27 MARCH 1915, Page 1

For ourselves, we are inclined to believe that our military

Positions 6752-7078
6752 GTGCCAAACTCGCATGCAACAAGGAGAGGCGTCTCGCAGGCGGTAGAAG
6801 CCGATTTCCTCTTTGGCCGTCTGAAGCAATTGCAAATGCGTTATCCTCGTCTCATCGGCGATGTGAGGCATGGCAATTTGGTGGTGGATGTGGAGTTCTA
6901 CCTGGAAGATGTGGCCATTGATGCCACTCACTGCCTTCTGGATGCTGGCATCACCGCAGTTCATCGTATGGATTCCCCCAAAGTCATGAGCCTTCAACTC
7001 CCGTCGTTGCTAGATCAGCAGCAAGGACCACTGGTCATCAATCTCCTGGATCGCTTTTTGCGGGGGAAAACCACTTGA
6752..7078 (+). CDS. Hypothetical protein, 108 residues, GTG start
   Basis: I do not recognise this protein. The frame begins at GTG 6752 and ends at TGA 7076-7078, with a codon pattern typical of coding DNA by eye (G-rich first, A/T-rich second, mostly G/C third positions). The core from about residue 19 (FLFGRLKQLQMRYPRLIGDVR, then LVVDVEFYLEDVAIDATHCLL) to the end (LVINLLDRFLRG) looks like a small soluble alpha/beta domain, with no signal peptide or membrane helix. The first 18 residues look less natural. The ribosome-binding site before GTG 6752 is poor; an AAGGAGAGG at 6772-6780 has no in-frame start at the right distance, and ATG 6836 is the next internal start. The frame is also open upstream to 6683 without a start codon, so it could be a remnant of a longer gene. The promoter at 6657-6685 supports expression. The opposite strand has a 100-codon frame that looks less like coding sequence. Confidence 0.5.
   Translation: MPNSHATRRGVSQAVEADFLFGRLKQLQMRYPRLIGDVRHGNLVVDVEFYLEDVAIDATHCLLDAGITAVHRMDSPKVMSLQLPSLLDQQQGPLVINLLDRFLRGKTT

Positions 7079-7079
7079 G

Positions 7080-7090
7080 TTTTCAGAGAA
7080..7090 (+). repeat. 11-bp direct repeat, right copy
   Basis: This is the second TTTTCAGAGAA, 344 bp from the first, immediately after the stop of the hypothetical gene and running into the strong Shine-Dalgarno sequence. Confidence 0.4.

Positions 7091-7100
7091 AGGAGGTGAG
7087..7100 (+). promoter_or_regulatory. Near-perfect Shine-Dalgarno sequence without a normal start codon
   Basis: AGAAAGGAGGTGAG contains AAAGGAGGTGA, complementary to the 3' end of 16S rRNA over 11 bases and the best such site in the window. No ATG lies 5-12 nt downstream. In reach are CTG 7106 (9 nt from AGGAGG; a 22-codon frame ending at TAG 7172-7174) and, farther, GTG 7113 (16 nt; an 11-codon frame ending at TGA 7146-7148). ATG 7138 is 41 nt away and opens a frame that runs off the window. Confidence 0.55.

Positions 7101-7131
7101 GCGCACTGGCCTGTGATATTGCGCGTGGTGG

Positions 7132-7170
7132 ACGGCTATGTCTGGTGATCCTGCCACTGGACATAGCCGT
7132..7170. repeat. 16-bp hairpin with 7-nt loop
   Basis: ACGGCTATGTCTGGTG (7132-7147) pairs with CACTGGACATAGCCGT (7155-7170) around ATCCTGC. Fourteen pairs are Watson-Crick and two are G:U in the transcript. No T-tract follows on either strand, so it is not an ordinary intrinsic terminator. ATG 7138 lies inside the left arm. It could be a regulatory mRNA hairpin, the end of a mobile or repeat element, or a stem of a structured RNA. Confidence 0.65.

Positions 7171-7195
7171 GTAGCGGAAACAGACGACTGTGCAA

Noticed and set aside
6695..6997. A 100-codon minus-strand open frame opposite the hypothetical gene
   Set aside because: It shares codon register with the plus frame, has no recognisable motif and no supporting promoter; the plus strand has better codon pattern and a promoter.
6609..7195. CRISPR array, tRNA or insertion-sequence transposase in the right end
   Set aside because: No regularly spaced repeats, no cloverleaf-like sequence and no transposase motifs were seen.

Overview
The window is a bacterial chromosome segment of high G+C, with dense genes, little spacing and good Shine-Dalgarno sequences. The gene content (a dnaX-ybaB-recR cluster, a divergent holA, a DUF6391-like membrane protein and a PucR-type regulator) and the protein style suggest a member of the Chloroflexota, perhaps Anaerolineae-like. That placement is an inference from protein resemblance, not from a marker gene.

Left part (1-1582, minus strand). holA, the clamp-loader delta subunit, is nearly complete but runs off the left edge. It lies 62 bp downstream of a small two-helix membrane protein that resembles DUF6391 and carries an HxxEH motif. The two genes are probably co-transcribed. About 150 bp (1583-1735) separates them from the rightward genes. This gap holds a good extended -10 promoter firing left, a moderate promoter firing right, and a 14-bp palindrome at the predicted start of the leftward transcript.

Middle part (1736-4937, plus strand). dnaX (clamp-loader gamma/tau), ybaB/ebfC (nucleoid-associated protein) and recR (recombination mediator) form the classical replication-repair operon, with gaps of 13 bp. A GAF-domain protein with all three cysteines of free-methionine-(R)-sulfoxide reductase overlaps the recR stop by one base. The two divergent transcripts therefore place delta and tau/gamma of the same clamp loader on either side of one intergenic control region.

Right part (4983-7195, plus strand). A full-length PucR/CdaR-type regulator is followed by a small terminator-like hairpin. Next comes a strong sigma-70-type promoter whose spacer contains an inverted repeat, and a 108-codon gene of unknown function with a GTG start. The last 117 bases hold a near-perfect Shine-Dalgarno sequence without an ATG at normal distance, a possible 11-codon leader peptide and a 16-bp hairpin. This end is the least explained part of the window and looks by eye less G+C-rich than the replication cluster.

interests will not suffer if we allow the Germans to break their heads on our lines of defence. There seems a good deal of probability that this is what they are now preparing to do. By the very nature of things they cannot be content with the present situation. The longer they stand purely on the defensive, the more certain it is that they will be beaten in the end. To put it in another way, the more the situation tends to make them a besieged country, the leas hopeful is their case. Therefore we should expect that in the come of the next few weeks they will make an effort on the very greatest scale to break through the line between the coast and the point where the Allies' lines have always pivoted—namely, Verdun. The exact point which they will consider to be the weakest part of the line cannot be indicated with any certainty, but our "fancy" is for the section between Ypres and Nieuport. In any case, and wherever the push comes, say, in the middle of April, we shall hare plenty of mesa ready for our share of the fighting line. Very large sections of the New Army will by that time be ready—indeed, they are ready now—for the call. If the Germans make a great but unsuccessful attack on our lines, the problem bow to drive them out of Belgium will have become much easier of solution.